DEAR HARRIETTE: My family is Christian, and my college-age daughter just told us that her boyfriend is Muslim. She is nervous to bring him home because my husband has made it clear to her that he thinks Muslims are dangerous.
My daughter has tried to tell us about this young man. When I listen to her, he sounds pretty great to me. He treats her nicely, and she seems to be happy. I definitely want to meet him. I think the worst thing would be to ban him from our home. That will only make her want to commit to him more immediately. How can I get my husband to have an open mind about this young man? I think we should trust our daughter more. -- Open Your Mind, San Jose, California
DEAR OPEN YOUR MIND: Talk to your husband about your daughter and his concerns about the boyfriend’s religion. Admit that you didn’t expect your daughter to have a Muslim boyfriend, but you want to give her the benefit of the doubt that she has chosen someone who genuinely loves and respects her. Point out that while reports in the news sometimes suggest that certain Muslims are dangerous -- terrorists, even -- this cannot be true about all of them, just like there are Christians who have done bad things over the generations, but that doesn’t mean that every Christian is trying to conquer the world, for example.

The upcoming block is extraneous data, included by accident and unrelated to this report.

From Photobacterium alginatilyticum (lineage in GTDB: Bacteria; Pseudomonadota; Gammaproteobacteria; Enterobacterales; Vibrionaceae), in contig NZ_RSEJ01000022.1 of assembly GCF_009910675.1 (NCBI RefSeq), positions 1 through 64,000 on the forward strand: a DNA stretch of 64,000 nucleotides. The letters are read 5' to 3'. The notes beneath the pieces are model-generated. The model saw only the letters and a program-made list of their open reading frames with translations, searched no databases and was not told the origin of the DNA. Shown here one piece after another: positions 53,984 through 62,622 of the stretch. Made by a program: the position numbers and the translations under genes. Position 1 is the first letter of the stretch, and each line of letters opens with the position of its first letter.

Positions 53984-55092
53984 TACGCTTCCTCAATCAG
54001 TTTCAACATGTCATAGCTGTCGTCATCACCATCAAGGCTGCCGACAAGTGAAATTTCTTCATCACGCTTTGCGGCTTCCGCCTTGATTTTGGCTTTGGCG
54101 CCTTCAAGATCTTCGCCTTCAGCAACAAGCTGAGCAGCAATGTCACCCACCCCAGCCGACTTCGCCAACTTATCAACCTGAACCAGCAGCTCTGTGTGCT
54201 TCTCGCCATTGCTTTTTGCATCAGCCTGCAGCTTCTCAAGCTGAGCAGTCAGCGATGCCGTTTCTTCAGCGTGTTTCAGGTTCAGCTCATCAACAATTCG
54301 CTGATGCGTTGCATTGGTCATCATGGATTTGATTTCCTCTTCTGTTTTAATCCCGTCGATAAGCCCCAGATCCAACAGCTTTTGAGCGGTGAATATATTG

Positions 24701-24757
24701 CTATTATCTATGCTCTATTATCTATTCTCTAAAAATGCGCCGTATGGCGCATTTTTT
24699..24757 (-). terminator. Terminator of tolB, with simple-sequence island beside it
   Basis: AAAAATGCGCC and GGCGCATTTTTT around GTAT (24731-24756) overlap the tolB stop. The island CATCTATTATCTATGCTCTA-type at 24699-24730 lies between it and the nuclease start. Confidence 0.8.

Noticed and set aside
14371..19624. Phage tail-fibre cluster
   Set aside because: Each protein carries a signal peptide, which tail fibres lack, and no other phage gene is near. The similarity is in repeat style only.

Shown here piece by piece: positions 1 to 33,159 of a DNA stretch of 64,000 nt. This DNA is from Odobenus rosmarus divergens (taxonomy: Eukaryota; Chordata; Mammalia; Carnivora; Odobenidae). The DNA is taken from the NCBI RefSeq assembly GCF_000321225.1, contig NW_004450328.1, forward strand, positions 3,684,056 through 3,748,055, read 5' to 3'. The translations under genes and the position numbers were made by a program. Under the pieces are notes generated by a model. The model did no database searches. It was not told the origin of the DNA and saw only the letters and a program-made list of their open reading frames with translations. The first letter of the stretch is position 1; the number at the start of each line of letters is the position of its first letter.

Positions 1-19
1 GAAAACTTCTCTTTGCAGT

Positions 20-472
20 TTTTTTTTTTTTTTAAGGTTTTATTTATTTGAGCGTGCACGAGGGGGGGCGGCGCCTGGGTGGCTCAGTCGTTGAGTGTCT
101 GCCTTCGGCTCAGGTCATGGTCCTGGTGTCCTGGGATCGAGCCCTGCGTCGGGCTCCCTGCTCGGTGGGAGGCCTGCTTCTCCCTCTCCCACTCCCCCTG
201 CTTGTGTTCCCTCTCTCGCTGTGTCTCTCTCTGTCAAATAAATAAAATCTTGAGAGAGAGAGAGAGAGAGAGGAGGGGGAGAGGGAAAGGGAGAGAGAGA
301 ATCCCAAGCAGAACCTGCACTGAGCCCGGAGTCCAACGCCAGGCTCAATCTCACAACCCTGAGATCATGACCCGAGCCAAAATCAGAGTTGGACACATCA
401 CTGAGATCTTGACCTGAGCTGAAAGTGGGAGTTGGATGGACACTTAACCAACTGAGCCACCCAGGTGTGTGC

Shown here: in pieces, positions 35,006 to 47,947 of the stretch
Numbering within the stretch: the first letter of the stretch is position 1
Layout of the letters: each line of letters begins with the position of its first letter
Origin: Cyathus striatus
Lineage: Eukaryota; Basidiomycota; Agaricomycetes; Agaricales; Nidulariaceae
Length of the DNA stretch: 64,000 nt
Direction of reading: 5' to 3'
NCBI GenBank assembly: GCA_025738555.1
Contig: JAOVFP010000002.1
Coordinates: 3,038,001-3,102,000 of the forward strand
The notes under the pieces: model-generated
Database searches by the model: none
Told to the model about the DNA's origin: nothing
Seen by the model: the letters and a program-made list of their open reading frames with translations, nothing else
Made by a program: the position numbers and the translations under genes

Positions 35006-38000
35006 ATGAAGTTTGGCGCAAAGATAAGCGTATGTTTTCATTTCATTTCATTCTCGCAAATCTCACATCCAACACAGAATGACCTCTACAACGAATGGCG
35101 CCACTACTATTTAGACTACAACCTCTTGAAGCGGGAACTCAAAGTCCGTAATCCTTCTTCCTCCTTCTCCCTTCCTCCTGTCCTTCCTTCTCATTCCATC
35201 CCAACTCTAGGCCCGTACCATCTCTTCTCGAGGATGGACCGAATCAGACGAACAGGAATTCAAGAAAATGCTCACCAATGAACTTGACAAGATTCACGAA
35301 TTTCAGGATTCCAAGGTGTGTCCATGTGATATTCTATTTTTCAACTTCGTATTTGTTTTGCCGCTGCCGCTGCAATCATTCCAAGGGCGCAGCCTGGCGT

Suggest that the two of you welcome the young man into your home so that you can meet him and talk to him. Getting to know the person your daughter loves is smart, even if you are skeptical. If he is standing in front of you, there is your opportunity to ask every question you can think of. Don’t miss out on this information-gathering moment because of any stereotypical views you may have about his religion. Get first-hand knowledge of who he is instead.
DEAR HARRIETTE: I host events at my job a lot, and it’s usually fun until we get to the Q&A segment. I feel like most participants who raise their hands just want to hear themselves talk. They don’t seem to have a real question, and they tend to take the whole event off-message. We give clear guidelines about how to ask questions succinctly, but it rarely seems to work. Sometimes people hog the microphone, and it can be awkward tearing it away from them. What can I do to keep control of the event? -- Give Back the Mic, Cleveland
DEAR GIVE BACK THE MIC: This is the big challenge of the Q&A format of live events. One organization that I work with controls this by giving audience participants notecards. If they think of questions, they are to write them down on the cards and then the moderator will select questions to read to the panelists, who will then answer. This controls the superfluous grandstanding and meandering that can occur when you relinquish control of the mic.
(Harriette Cole is a lifestylist and founder of DREAMLEAPERS, an initiative to help people access and activate their dreams. You can send questions to firstname.lastname@example.org or c/o Andrews McMeel Syndication, 1130 Walnut St., Kansas City, MO 64106.)